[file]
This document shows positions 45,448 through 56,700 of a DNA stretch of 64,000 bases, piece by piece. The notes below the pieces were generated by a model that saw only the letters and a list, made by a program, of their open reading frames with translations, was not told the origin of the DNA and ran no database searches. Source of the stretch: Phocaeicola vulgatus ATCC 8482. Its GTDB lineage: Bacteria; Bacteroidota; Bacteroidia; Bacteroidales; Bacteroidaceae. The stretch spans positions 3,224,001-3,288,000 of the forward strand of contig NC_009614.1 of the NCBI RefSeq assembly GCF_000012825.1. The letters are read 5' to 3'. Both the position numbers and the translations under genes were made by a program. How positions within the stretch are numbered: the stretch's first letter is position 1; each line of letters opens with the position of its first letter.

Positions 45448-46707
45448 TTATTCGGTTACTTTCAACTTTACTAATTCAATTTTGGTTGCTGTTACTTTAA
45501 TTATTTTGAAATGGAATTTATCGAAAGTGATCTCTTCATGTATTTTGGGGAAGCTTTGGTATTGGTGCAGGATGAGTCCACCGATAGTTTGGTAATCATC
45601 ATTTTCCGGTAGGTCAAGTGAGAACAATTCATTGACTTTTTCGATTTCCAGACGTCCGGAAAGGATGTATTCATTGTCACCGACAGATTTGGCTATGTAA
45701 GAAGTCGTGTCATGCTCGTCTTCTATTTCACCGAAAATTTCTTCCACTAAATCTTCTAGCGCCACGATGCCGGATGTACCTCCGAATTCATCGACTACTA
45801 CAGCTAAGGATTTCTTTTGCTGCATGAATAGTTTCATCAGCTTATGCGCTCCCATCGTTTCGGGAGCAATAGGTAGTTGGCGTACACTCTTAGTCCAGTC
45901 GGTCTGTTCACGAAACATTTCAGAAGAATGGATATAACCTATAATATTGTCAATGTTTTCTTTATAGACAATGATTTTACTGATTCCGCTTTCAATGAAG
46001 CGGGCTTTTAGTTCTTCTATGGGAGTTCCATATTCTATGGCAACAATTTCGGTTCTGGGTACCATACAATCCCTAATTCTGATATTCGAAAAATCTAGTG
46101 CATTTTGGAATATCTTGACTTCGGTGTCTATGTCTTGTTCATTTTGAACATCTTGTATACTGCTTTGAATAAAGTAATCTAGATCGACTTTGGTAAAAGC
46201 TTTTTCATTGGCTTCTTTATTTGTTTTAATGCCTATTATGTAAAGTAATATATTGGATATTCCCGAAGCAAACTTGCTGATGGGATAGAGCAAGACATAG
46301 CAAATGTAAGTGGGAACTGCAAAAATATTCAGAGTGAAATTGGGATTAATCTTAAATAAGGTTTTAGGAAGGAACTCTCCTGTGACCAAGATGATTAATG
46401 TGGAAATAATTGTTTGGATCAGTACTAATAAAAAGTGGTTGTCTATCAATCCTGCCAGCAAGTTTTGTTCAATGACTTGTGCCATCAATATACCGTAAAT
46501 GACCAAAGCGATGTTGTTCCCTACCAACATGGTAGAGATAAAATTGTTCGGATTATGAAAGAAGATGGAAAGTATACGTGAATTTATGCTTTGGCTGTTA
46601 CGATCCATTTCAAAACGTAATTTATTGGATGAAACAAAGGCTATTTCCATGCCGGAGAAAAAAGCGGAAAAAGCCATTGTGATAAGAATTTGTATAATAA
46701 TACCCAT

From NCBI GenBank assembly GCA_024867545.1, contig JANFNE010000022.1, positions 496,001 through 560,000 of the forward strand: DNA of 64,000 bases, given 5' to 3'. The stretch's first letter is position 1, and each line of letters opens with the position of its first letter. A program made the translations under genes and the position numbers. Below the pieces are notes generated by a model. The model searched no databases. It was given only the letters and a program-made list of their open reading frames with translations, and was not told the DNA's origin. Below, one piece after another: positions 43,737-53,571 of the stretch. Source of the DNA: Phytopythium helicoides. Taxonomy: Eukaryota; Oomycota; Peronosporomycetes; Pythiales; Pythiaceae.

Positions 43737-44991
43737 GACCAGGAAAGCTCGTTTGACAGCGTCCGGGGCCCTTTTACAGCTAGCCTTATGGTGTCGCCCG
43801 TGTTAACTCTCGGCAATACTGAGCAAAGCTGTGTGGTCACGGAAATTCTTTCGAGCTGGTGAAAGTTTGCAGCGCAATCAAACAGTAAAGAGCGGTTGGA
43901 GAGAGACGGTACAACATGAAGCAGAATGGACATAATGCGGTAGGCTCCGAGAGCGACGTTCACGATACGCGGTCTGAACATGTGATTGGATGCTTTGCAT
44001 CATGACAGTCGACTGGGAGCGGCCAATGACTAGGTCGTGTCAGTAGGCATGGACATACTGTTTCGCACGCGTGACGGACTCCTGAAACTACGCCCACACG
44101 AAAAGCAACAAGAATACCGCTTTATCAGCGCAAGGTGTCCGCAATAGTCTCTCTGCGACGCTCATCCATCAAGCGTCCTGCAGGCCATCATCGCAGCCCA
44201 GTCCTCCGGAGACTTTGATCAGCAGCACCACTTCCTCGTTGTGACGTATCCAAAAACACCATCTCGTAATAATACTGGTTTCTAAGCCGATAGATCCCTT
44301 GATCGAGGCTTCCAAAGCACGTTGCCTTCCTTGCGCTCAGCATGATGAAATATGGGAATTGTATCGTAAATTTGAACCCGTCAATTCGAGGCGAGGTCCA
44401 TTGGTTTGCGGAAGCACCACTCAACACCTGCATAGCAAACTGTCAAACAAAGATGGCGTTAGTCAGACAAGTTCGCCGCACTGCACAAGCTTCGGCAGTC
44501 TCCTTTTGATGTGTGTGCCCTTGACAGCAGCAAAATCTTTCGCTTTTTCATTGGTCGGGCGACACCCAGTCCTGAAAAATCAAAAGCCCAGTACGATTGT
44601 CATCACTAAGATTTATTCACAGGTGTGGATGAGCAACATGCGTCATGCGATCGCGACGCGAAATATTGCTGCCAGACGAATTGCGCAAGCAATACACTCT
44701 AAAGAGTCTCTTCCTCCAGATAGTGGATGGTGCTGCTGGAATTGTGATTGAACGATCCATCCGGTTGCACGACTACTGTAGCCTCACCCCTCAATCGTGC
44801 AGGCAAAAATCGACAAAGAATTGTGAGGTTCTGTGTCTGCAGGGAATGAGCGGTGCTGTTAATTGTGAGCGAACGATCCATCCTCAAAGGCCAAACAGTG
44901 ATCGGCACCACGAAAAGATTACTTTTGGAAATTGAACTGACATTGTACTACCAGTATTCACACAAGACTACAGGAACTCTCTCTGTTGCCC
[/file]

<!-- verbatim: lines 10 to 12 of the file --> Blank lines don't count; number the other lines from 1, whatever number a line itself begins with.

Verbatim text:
46101 CATTTTGGAATATCTTGACTTCGGTGTCTATGTCTTGTTCATTTTGAACATCTTGTATACTGCTTTGAATAAAGTAATCTAGATCGACTTTGGTAAAAGC
46201 TTTTTCATTGGCTTCTTTATTTGTTTTAATGCCTATTATGTAAAGTAATATATTGGATATTCCCGAAGCAAACTTGCTGATGGGATAGAGCAAGACATAG
46301 CAAATGTAAGTGGGAACTGCAAAAATATTCAGAGTGAAATTGGGATTAATCTTAAATAAGGTTTTAGGAAGGAACTCTCCTGTGACCAAGATGATTAATG